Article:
QtQuick was designed to be useful for both software developers and for UX designers. Ideally this would be a seamless blend of the two, but very often this ends up with the designers desiging things with Adobe tools, and the engineers working from PDFs, JPGs, etc to recreate what the design team want. In the case of complex animations this can mean recreating everything entirely in code.
Wouldn't it be much easier if they engineers could just embed the designers' animations directly in the UI?
Engineers over at Airbnb thought the same, and in 2017 released their way of doing it.
The BodyMovin plugin is an After Effects plugin that exports the animations to a JSON format, which can be run on the web. The Airbnb engineers created a native iOS and Android runtime library for these JSON files, called Lottie. This allows embedding and replaying of the BodyMovin JSON files. The idea picked up quickly, and if you have an iOS or Android device of your own, you most likely have something using Lottie on there somewhere.
With the release of Qt 5.13, we are happy to introduce a new Qt-based Lottie player. This gives engineers and UI designers the ability to embed Adobe After Effect animations directly into QtQuick applications, without any need to rebuild the animation using code later on. We are at the Technical Preview stage, so not all features are supported yet and you may find downloaded Lottie files don't always work. We will look deeper at the technical details in a future blog post.
Internally, the BodyMovin JSON files are rendered in an embedded renderer - a micro renderer if you will. This parses and loads the JSON, and then runs the animations, trimming, layers, and other effects. This is wrapped up in the LottieAnimation QML element, which can be controlled by the QML code in the UI just like any other QtQuick element.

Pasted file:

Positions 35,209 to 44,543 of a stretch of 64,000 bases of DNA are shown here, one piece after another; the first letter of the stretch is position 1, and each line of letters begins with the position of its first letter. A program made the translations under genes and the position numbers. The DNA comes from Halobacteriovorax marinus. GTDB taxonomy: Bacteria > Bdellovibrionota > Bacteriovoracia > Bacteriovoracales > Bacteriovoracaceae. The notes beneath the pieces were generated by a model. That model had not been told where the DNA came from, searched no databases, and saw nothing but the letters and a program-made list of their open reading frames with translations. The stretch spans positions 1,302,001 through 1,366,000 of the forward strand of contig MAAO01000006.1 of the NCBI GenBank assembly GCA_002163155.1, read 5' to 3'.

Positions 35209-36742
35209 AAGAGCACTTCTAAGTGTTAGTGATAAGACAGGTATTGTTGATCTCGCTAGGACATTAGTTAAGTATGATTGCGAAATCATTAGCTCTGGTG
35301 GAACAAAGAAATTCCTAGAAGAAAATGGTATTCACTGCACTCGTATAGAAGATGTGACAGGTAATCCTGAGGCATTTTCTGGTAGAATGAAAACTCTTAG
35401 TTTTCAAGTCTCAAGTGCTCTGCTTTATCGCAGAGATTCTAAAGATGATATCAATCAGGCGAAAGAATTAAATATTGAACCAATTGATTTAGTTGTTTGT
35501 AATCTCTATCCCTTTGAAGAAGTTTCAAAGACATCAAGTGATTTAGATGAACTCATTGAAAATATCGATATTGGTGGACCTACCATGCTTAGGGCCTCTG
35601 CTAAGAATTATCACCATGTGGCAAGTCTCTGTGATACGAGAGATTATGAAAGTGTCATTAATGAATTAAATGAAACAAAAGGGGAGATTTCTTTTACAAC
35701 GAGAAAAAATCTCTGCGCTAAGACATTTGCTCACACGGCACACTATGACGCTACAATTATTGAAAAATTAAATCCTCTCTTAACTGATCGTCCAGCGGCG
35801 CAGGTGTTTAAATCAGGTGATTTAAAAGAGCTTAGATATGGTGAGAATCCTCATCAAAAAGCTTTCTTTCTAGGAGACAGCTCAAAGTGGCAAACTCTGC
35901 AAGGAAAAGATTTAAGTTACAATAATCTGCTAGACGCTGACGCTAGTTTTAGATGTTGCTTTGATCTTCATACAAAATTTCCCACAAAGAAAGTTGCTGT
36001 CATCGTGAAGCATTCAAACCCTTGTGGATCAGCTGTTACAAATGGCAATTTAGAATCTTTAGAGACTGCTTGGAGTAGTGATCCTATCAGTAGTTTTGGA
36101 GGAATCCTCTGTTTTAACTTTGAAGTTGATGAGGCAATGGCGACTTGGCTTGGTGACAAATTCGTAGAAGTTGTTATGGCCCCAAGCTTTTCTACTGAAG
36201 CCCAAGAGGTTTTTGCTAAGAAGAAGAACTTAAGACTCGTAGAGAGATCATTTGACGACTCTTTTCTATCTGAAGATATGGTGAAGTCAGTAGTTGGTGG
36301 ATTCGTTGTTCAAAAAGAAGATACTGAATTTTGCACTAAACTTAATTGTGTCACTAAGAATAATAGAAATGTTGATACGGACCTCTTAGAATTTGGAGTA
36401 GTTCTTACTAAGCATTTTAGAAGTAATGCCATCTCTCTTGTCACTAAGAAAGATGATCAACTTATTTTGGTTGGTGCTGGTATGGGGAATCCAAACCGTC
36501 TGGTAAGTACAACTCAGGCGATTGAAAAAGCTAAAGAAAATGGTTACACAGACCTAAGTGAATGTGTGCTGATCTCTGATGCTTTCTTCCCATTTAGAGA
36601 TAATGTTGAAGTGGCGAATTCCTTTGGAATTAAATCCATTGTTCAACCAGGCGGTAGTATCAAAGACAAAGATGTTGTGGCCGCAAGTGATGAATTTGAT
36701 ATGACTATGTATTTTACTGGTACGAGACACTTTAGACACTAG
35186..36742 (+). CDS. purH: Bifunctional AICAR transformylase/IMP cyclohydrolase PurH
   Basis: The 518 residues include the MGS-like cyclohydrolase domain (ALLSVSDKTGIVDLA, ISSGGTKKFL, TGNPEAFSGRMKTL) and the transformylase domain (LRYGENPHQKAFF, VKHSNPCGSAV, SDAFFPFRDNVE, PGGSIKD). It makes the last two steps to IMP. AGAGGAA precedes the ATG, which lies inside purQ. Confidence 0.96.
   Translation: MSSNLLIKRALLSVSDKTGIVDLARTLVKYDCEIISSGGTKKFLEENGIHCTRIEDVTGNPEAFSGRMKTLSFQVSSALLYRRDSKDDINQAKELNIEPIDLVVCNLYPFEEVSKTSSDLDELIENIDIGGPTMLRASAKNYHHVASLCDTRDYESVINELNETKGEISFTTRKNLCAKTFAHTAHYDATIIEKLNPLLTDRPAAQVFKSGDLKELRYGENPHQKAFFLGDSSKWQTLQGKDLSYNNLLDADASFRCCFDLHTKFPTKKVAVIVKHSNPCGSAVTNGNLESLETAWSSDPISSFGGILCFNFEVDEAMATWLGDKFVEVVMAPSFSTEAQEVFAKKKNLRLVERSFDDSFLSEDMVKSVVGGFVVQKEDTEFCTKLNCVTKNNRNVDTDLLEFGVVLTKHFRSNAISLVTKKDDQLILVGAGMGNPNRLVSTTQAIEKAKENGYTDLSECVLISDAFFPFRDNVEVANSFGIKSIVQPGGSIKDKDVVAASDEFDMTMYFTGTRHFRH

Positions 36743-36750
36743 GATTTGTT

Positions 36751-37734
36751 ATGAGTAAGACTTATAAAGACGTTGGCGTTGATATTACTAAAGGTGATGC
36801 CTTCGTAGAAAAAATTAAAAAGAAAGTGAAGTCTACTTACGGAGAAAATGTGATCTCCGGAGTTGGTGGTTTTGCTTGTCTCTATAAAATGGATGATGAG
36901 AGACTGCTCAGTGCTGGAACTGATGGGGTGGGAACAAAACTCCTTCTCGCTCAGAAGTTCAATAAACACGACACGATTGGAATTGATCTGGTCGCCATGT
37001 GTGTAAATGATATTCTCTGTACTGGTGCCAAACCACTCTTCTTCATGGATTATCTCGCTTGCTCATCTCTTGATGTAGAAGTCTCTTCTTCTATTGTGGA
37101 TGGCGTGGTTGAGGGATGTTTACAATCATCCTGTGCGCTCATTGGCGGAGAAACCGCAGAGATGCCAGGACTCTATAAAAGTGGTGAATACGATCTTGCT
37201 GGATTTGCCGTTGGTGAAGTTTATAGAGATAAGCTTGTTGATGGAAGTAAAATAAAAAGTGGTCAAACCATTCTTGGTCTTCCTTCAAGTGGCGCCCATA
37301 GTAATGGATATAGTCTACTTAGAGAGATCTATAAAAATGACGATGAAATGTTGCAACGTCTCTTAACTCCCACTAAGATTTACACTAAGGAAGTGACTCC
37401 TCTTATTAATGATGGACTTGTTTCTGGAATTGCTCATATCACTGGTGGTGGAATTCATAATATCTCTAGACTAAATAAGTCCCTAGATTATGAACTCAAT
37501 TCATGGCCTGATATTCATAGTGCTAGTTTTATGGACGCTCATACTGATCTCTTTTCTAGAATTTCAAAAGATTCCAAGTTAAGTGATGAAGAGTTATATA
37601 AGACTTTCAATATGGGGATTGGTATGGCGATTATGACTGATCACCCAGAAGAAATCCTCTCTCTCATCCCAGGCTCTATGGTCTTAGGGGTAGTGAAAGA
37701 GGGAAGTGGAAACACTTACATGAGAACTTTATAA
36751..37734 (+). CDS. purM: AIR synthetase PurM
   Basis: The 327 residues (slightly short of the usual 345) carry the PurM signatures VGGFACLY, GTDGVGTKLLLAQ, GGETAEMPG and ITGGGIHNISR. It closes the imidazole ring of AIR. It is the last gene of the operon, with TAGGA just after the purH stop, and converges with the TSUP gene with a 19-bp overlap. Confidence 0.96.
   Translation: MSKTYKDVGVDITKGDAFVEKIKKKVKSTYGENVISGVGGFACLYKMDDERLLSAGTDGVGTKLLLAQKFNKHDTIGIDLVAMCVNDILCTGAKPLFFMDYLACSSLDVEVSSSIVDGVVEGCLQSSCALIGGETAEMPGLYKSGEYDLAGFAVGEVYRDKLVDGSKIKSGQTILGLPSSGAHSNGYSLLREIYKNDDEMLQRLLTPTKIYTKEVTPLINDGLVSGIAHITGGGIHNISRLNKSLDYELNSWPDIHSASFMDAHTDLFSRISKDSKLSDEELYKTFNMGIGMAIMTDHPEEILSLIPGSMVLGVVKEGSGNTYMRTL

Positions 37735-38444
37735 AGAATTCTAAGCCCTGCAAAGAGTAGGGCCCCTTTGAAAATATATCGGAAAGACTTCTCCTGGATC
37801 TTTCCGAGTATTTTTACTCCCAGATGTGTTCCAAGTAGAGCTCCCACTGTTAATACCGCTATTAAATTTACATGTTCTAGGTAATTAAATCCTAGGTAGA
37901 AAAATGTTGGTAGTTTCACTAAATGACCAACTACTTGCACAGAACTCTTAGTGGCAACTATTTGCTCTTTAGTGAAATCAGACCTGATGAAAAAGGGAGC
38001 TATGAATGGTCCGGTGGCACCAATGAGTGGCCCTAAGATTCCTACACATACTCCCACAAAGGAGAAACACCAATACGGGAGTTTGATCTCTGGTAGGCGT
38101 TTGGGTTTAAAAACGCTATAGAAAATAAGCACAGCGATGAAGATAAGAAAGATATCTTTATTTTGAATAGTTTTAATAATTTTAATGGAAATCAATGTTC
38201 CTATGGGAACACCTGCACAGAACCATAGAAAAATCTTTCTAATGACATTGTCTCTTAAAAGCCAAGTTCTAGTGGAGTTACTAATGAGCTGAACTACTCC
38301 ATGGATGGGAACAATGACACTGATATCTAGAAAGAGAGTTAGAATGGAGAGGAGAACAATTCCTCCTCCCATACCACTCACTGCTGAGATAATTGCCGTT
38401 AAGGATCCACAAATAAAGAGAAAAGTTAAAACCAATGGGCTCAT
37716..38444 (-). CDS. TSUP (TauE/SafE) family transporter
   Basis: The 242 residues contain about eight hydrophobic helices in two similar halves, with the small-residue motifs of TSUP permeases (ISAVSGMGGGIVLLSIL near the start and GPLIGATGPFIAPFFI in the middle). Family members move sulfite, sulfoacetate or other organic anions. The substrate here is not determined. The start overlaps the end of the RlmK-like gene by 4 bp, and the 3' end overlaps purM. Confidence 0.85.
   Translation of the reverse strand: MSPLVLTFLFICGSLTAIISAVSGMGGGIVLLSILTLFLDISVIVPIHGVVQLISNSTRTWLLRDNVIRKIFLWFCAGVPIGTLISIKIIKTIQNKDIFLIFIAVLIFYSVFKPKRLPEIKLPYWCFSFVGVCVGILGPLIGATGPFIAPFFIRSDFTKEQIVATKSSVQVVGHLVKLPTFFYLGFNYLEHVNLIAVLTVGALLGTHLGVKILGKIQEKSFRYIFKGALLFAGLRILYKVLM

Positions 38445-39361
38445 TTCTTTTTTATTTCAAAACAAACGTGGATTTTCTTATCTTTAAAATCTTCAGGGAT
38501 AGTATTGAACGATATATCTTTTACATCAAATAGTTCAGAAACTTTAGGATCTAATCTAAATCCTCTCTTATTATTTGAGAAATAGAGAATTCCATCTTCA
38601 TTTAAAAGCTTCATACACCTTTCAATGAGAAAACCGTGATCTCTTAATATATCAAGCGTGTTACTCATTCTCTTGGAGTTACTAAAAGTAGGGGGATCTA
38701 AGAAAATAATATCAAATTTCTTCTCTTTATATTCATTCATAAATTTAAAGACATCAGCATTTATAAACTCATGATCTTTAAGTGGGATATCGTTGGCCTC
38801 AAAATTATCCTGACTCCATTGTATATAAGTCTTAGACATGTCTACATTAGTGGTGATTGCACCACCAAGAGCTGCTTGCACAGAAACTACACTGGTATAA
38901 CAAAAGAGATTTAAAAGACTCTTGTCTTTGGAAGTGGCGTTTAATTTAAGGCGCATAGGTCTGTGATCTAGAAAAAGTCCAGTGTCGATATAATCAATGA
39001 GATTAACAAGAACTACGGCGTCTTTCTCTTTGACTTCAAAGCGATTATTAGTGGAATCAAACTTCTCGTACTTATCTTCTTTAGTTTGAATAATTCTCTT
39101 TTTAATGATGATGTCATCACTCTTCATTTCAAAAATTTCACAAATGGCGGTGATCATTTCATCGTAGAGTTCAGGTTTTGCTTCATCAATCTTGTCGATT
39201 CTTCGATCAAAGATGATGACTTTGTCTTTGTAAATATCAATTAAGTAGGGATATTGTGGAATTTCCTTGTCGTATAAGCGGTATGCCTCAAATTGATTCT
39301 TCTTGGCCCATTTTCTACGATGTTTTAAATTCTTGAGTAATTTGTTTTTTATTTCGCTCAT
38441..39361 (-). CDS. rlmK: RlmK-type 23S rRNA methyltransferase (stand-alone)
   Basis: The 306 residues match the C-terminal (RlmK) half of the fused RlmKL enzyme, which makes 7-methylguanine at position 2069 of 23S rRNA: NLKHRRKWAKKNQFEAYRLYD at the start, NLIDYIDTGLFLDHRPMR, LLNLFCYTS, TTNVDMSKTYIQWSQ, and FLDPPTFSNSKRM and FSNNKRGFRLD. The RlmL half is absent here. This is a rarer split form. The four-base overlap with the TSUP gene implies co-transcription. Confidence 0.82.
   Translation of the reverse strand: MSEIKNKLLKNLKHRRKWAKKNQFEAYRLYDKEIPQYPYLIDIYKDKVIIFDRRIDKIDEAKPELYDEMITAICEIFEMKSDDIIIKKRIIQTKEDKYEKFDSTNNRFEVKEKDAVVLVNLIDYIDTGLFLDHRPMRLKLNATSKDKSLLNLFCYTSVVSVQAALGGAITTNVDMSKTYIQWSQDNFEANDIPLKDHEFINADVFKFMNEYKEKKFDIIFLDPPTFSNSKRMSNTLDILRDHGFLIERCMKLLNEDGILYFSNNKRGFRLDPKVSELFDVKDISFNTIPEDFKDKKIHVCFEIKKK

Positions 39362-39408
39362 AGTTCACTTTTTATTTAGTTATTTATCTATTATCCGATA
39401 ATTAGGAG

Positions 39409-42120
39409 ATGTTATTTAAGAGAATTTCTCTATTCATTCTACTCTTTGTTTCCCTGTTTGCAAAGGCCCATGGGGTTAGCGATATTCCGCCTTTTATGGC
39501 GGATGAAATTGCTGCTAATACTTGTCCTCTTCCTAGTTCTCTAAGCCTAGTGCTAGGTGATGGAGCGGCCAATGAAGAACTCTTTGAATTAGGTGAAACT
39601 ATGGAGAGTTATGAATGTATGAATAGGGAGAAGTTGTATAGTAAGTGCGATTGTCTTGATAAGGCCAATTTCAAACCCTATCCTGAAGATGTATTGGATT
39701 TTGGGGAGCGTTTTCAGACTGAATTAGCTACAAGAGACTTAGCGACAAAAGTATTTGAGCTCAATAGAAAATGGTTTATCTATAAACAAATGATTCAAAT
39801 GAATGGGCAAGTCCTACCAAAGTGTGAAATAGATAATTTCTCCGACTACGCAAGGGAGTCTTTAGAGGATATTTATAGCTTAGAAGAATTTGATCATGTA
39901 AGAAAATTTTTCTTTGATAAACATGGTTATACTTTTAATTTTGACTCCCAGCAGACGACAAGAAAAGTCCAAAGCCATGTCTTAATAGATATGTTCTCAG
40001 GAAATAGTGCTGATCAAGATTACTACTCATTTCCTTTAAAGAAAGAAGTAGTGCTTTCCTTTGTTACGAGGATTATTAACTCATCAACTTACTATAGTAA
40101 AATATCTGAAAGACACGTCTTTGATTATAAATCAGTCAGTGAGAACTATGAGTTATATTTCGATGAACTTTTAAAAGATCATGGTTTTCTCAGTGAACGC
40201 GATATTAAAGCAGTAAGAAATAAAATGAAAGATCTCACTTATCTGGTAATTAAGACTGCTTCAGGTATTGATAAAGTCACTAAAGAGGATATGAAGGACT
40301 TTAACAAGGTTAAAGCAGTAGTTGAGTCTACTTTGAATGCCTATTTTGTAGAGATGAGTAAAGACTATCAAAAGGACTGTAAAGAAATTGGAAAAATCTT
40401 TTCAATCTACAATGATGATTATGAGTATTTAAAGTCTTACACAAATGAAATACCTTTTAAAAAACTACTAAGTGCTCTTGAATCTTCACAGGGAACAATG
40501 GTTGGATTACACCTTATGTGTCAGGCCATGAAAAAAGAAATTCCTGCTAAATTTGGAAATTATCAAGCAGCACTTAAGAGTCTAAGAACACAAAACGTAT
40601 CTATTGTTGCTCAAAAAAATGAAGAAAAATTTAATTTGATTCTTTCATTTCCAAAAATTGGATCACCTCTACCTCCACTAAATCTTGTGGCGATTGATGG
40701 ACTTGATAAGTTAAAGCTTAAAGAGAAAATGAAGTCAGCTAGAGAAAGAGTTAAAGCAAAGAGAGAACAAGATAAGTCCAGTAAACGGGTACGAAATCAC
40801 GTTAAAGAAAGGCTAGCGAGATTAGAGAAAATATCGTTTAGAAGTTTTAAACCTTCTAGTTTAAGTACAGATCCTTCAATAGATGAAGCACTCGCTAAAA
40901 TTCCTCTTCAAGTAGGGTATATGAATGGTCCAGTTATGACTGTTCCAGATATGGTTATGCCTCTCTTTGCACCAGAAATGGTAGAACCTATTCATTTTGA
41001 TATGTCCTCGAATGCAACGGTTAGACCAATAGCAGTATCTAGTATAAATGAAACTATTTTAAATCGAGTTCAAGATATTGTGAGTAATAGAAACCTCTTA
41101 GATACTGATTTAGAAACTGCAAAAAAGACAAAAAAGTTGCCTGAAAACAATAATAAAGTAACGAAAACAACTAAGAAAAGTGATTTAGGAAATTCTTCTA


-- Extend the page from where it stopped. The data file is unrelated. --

QtQuick already offers a powerful toolkit for making smooth, powerful, animations to designers. This complements it nicely, offering designers the ability to embed animations quickly and easily.
Our sample above moves the animation to the position of the mouse click, starts the Lottie animation running from the beginning, and then fades it out when the animation emits the 'finished' signal. Another quick sample here:
You'll notice in the sample code that both of my Lottie animations are scaled. This isn't something you will normally need to do if you are creating your JSON Lottie files from scratch, but in this case I am using Lottie files downloaded from a public repository, and I scaled them to fit.
If you are ready to take a look, you can get hold of Lottie already using the Qt online installer - it's available with the 5.13 alpha release. You can also grab the code from the Qt repository on github. If you don't have a copy of After Effects, there are several thousand ready made Lottie animations available from lottiefiles.com. Be aware that Qt Lottie supports a subset of all the BodyMovin features, and not all of the files will play, but don't despair, many will. You can get the source for the little test app in the first video from here, and the Qt Lottie source code contains a test app with some very simple reference Lottie files that can be used for calibration.